Counter culture shock and its bag of tricks
November 6, 2012 2:17 PM   Subscribe

Have you been through counter culture shock? Any tips would be appreciated. More so if you come from the arts/creative field.

Hi there,

I came back about 3 months ago from a student exchange in a country very different from where I live currently. I'm realizing now that I might be having more problems adjusting back than I thought I did.

Initially, when coming back, I felt very frustrated at times with some things people do here, or nostalgic for the country I had left ("In [x], it's so much better, they do [y] this way"). I thought I was doing better for a while now because I no longer feel that comparison so strongly, there are tons of things I appreciate from being here, and I have a busy life with a lot of projects that excite me.

However, I'm realizing that maybe I'm not doing so good? I feel very introverted, not as self-confident, I catch myself having wierd protective body language like tucking my thumbs in my palms like a baby, and it's very strange, because none of this is concious. It's not as though there's something specific that's bothering me, and so I don't really know what to do because I can't explain specifically why I feel this way.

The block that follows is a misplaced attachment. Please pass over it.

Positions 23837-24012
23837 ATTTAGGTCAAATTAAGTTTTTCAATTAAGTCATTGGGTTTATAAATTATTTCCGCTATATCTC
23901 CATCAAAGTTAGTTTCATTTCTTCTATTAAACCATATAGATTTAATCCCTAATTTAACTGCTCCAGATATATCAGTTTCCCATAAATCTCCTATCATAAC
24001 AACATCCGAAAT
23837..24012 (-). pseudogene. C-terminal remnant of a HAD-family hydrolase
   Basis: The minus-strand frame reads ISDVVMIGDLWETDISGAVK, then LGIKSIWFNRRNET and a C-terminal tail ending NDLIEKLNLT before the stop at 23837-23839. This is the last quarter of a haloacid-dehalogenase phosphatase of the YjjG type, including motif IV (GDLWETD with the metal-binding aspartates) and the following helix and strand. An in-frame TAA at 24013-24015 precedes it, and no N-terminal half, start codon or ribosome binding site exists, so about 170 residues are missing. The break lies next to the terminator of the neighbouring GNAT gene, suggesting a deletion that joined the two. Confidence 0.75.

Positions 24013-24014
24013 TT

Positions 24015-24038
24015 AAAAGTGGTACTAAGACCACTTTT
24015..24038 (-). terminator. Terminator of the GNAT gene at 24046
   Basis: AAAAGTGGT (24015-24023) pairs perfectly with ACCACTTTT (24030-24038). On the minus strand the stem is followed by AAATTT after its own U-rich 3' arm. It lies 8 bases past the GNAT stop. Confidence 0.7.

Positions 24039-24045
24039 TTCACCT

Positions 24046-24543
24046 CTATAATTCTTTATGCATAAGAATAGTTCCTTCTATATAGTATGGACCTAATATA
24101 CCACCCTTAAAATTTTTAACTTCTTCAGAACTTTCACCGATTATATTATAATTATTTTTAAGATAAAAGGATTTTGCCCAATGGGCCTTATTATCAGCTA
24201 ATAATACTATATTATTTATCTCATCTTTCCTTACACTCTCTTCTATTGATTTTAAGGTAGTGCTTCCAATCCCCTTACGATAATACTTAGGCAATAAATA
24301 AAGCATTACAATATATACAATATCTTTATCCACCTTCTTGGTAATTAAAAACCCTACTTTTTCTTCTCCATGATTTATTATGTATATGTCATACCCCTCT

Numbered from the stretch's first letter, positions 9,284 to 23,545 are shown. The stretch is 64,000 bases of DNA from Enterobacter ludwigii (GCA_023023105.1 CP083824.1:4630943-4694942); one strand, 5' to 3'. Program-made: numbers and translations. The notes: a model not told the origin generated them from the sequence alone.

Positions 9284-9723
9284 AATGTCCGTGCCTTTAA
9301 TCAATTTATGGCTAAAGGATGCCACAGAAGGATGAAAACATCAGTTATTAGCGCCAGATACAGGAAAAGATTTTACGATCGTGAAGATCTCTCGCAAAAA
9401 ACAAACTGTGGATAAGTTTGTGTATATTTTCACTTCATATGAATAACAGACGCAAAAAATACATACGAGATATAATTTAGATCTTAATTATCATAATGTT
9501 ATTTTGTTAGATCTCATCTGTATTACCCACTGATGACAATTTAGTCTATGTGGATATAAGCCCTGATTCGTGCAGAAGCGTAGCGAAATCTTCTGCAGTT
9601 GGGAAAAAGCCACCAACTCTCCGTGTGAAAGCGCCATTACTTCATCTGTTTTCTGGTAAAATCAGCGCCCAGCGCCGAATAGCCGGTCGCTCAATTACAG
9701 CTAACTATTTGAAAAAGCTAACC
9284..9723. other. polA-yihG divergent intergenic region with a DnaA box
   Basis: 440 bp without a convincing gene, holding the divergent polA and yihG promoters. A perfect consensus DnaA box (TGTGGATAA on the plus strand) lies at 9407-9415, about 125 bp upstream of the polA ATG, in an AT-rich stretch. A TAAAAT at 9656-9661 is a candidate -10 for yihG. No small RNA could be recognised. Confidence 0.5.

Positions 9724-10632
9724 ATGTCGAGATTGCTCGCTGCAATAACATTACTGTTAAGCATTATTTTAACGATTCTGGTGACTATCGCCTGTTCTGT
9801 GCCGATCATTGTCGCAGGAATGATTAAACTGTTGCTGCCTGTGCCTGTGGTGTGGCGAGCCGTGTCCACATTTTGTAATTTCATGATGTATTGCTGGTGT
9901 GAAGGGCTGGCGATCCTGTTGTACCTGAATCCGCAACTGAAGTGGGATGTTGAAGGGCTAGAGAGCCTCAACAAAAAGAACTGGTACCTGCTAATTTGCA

I have to say, I think some of the incomfort was there a bit *before* I left on the exchange (some attitudes I find aggressive or disturbing in my country and such), and I think I also happened to go to somewhere surprisingly very suited to me (the place in question actually has the reverse reputation for western people), so I'm wondering what proportion of this is me and what proportion of it is something about where I am that I can't do anything about?

I've never felt so loose, open, comfortable and myself than I was there. I don't understand how this crept away a bit. I know it's something I can do something about, because I feel that you always have control on how you react to things. And I don't feel conciously not myself or anything, my thoughts are very clear, I just don't feel like I'm able to act accordingly.